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    1. I went to a Michael Moore movie about Trump last year and in the lobby we met a woman who was there by herself. Her husband was a Trump supporter and she had to lie and tell him she went somewhere else so it wouldn't cause trouble in their marriage. You have my admiration that your can live in harmony in Trump land. Political discourse has been a part of my life for so long that these last two years has been hard. I've always been able to discuss the news with Republicans in an open and friendly manner until he came into office. I've run into a few people who think like your sister and I don't get why they like the daily drama and insecurity of stirring the pot. It will be interesting who we get next. Thanks for stopping by. If my memory is correct this is your first comment here.

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  18. Happy Valentine Jean my lovely friend. Have a great day. See ya.


    Cruisin Paul

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  19. Dear Jean, I am in agreement with your niece. However, I surely fall short of that ideal daily. Each evening when I watch the national news on CBS and the PBS Newshour, I find myself thinking only negative thoughts about President Trump and also many Republicans. I need to do what your niece suggests and stop thinking only along party lines.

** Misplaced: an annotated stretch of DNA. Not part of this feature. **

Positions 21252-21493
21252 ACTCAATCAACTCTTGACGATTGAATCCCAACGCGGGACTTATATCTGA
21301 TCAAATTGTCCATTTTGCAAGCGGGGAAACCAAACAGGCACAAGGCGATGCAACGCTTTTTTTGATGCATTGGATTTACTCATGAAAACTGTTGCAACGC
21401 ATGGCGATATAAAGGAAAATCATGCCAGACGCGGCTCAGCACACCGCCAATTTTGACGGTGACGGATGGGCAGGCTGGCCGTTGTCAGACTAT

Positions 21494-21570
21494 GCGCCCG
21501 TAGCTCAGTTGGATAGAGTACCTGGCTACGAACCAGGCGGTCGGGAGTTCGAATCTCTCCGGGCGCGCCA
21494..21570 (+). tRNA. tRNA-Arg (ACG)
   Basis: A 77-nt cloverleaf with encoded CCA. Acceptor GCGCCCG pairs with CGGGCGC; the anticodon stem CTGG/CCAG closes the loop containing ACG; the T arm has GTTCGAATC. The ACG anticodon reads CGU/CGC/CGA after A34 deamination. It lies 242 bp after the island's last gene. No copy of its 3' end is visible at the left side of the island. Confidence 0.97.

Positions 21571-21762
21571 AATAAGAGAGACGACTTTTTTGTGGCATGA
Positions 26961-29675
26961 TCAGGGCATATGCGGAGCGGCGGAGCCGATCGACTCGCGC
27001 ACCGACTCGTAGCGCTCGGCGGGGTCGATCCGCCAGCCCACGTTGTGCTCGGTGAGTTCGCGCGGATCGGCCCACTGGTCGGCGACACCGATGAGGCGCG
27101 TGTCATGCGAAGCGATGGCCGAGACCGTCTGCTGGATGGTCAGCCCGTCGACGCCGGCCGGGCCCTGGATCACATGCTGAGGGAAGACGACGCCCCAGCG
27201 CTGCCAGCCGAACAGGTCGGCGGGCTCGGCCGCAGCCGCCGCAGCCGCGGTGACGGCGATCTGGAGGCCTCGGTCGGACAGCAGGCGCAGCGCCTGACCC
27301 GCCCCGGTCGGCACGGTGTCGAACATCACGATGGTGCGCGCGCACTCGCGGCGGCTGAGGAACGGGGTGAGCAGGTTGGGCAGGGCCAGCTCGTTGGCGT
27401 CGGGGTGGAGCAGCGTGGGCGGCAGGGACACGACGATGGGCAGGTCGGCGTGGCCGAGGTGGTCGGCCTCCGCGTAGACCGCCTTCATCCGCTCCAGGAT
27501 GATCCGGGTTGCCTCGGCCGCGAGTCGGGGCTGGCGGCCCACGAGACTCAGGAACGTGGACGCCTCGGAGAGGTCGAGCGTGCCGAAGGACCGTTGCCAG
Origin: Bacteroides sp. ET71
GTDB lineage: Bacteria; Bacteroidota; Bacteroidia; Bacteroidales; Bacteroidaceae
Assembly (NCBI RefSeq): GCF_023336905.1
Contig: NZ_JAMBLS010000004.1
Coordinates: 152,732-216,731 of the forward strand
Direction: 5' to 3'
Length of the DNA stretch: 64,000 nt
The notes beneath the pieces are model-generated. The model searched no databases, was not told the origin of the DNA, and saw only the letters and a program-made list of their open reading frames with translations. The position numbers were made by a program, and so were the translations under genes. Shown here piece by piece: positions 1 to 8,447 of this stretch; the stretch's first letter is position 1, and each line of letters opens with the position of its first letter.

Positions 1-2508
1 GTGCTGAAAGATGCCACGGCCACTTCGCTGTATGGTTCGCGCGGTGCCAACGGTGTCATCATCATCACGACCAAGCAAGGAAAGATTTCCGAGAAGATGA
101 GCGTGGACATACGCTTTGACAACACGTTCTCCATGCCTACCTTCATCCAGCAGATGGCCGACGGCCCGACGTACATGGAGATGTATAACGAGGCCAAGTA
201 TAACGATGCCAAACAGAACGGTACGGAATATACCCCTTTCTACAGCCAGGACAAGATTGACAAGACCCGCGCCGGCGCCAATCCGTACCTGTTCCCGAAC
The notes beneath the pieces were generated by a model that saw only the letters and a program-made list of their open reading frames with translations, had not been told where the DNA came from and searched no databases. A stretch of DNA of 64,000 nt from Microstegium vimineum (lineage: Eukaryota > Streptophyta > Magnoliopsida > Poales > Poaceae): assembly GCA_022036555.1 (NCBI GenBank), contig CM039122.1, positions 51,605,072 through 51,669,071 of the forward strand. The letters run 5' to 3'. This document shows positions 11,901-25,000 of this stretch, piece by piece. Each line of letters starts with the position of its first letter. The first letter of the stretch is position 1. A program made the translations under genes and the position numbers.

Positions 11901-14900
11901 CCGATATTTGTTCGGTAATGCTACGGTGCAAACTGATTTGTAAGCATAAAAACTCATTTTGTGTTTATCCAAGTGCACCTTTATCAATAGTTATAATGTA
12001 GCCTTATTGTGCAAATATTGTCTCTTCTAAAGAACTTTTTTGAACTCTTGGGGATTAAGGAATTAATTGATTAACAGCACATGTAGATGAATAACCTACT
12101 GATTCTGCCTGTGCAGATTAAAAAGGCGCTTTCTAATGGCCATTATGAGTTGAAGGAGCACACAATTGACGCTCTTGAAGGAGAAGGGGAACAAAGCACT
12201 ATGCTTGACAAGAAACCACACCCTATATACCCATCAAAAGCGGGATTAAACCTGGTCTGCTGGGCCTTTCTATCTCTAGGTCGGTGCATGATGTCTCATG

The Trump supporter who befriended you reminds me of a poem by Thomas Hardy in which he speaks of two men--on opposite sides of WWI and how if they'd met at a bar they would have sat down and had a good chat and some ale! Peace.

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    1. I struggle with the same problem when I watch the national news,Dee. But don't you think we ARE judging the politicians by their actions, and not just whether or not they have a D or a R in front of their names? For example when they don't stand up to separating parents from their children at the border and they lose those children in the system. But in my private dealings with people in my sphere I'm going to make an effort to not pigeonhole them by party because when I do that I do hold myself back from getting to know others on a deeper level.

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    2. Dear Jean, I hope you are right and that I don't just dismiss anything one party says and does and embrace everything the other party says and does. That is to say, I hope I have a moral compass about the actions I see from all of those in Congress and in the State House here in Missouri.

      I've seen the results of pigeonholing when I was working for a boss who did that. He wasn't able to see the real talents in his employees because he judged them on one thing only: whether they would work longer and longer hours than the 40 hours they were being paid for. If they weren't able to do that, they were pigeonholed immediately! I'd like to think that I respond to people as they are--multi-layered and not just a mask of one issue that I don't agree with. Peace.

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    3. Amen to keeping our moral compasses in good working order, Dee.